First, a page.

Plutus: Servant of Satan. Plutus, a symbol of greed, flatters the devil.

Chiron: Wise centaur (creature that was part horse and part human).
Jason: Famed retriever of the Golden Fleece who abandoned his wife, Medea, for another woman.
Deceased Humans: Among the deceased humans in the poem are the following:
Homer: Great epic poet of ancient Greece who authored The Iliad and The Odyssey.
Horace, Ovid, and Lucan: Poets of ancient Rome.
Francesca da Rimini and Paolo Malatesta: Illicit lovers killed by Francesca's husband.
Queen Cleopatra of Egypt: Seductive and cunning Queen of Egypt in the Macedonian dynasty. She was the seventh Cleopatra, having the full title of Cleopatra VII Thea Philopator (Goddess Who Loves Her Father). She is famous for her love affairs with the Roman leaders Julius Caesar and Mark Antony.
Cato: Righteous government official of ancient Rome.
Caiaphas: Jewish high priest during the time of Jesus.
Saladin: Muslim leader who fought valiantly against the crusaders.
Semiramis: Sinful queen of Assyria who was said to be the founder of Babylon.
Venedico Caccianemico: Italian politician accused of pimping.
Griffolino of Arezzo: Man who pretended that he could teach Alberto of Siena to fly.
Pope Nicholas III: Pontiff associated with simony, the practice of buying or selling ecclesiastical offices or benefices.
Pierre de la Brosse: Chancellor of France executed in 1278 for treachery. He was innocent.
Brutus and Cassius: Ringleaders of the assassination plot against Julius Caesar.
Judas: Betrayer of Christ.
St. Thomas Aquinas, St. Benedict, St.Peter, St. John: Important figures in the development of Roman Catholicism and Christianity.
Supernatural Beings: These include Lucifer, demons, and angels..

Plot Summary
By Michael J. Cummings...© 2003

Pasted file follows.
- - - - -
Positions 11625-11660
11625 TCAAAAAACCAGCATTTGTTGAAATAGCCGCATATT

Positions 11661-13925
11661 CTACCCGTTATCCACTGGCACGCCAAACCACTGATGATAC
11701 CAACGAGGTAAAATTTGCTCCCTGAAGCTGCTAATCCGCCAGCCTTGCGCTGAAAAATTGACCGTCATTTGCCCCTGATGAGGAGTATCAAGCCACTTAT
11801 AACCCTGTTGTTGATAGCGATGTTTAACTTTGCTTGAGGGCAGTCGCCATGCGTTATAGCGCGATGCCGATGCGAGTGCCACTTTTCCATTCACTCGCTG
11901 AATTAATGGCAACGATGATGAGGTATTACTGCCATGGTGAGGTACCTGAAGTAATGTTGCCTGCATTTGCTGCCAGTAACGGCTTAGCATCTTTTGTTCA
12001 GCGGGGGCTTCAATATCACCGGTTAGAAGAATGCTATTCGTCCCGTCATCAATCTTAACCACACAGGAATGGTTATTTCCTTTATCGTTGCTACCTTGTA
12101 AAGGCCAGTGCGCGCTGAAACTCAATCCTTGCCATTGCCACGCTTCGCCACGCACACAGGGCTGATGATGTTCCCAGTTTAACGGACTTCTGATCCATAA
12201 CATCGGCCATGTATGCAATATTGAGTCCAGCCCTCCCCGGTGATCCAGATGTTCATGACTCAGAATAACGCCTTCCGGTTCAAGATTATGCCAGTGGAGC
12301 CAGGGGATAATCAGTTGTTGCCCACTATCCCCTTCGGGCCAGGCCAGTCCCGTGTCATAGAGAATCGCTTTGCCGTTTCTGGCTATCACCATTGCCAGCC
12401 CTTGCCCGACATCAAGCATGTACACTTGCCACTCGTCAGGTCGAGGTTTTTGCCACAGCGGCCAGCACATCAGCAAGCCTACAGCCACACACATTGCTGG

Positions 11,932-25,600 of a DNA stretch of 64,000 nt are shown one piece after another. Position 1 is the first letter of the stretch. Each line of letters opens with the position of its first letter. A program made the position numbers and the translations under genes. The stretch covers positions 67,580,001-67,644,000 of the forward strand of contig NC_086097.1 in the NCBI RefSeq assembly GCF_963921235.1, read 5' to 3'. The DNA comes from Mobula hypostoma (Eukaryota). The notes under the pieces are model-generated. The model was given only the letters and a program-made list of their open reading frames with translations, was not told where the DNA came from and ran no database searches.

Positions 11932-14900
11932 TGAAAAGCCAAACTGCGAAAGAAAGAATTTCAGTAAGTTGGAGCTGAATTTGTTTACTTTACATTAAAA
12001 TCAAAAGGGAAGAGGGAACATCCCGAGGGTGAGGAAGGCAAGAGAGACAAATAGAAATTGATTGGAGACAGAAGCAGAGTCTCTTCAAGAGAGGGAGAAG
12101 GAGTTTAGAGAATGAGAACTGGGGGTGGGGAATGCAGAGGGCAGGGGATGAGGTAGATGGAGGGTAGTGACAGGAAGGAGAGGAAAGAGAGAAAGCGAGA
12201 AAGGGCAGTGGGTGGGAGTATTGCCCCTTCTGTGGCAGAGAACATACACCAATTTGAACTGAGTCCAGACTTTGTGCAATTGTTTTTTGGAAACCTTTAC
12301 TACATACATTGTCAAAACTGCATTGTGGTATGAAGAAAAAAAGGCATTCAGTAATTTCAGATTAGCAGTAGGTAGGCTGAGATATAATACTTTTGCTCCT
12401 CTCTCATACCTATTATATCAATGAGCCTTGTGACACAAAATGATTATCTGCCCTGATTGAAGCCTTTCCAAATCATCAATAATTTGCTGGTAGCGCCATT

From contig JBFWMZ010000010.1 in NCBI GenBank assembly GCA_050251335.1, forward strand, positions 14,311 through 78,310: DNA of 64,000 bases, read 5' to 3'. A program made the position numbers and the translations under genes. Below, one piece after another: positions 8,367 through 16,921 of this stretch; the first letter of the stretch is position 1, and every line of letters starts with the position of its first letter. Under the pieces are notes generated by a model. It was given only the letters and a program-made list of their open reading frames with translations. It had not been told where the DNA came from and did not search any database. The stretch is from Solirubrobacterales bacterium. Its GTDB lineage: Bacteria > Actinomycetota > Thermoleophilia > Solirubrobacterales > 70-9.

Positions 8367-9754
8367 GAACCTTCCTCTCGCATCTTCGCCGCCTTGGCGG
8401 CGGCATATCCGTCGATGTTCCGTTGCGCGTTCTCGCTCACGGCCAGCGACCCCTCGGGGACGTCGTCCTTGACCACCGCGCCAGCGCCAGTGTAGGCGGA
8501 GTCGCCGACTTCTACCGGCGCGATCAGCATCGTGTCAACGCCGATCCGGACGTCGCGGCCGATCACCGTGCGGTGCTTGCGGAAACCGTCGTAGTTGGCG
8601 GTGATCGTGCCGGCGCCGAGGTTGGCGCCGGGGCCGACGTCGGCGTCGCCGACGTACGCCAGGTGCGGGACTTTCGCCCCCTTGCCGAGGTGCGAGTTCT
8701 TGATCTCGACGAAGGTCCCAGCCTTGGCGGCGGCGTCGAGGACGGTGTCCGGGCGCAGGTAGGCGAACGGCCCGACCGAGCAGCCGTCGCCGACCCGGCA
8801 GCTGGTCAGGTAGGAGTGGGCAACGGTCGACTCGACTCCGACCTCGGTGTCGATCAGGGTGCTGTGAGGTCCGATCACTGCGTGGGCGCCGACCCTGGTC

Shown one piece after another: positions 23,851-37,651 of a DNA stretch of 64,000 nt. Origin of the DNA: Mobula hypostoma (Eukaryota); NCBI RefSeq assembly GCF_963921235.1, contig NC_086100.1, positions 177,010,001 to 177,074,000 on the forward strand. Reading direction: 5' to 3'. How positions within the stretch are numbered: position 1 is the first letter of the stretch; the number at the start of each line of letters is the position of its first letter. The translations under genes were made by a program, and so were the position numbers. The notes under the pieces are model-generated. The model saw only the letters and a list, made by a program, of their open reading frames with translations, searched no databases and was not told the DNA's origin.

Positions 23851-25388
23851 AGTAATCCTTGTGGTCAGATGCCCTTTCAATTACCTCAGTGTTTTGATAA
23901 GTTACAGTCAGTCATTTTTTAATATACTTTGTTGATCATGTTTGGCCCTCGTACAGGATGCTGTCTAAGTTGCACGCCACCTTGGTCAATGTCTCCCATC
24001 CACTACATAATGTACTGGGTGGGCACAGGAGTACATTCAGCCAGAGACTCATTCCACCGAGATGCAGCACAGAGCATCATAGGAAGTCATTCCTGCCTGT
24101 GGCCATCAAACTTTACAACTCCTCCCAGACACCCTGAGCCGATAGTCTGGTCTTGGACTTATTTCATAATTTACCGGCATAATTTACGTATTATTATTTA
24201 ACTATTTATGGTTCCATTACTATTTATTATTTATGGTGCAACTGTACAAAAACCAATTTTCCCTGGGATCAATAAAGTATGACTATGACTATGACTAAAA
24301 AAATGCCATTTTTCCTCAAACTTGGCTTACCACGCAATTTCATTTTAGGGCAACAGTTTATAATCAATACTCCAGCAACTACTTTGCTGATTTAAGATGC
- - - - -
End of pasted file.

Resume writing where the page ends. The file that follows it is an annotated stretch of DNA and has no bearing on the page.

The Divine Comedy has three sections: Inferno (Hell), Purgatorio (Purgatory) and Paradiso (Paradise or Heaven). The first section has 33 cantos (chapters) and an introduction of 1 canto for a total of 34. The second and third sections each have 33 cantos. The characters include mythological and historical personages.
The Forest of Error

On Good Friday in 1300, the thirty-five-year-old Dante enters the Forest of Error, a dark and ominous wood symbolizing his own sinful materialism and the materialism of the world in general. At the top of a hill in the distance, he sees a light representing the hope of the resurrected Christ. When he attempts to climb toward the light, a leopard, lion, and she-wolf—which symbolize human iniquity—block his way. The spirit of the Roman poet Virgil (also spelled Vergil), author of the epic The Aeneid, comes forth to rescue him. Virgil, the exemplar of human reason, offers to escort him out of the Forest of Error by another route, for there is no way to get by the she-wolf. This alternate route leads first through Hell, where Dante will recognize sin for what it is, then through Purgatory, where Dante will abjure sin and purge himself of it. Finally, it leads to Heaven, where Beatrice—a woman Dante had loved before her death in 1295—will become his guide while Virgil returns from whence he came, for human reason cannot mount the heights of paradise. Dante happily agrees to make the journey, and they depart.

Hell (Inferno)

After passing into hell, Dante and Virgil hear the groans and wails of the damned in the outer reaches of the abyss and see persons who were lukewarm and halfhearted in their moral lives. They then cross the Acheron River and arrive at a cone-shaped cavern with nine circles. In the First Circle at the top, called Limbo, are the least offensive souls, such as unbaptized but well-meaning heathens. They suffer no torment. However, they cannot move on to Purgatory or Heaven because they died before Christ brought redemption. Virgil himself dwells in the First Circle. 

They then pass down through the other eight circles, seeing terrible sights of suffering experienced by those who died in mortal sin (in Catholicism, the worst kind of sin, such as willful murder and rape). Circles 2 through 6 contain those who could not control their desires for sex, food, money, or false religion (heresy). Among the personages they encounter are Queen Cleopatra of Egypt, the Greek warrior Achilles, Helen of Troy, and the man who carried her off, Paris.The Seventh Circle contains those who committed violence against themselves or others, or against God himself. The Eighth Circle contains hypocrites, thieves, forgers, alchemists, swindlers, flatterers, and deceivers. The Ninth Circle, reserved for the worst evildoers, are traitors of every kind—those who were false to friends or relatives, or to their country or a noble cause. Dante sees two political leaders frozen together in a lake, head to head. He also encounters the most abominable of all traitors—Judas Iscariot, the betrayer of Christ—and Brutus and Cassius, the assassins of Julius Caesar. Satan himself, the arch fiend, is here frozen in the lake.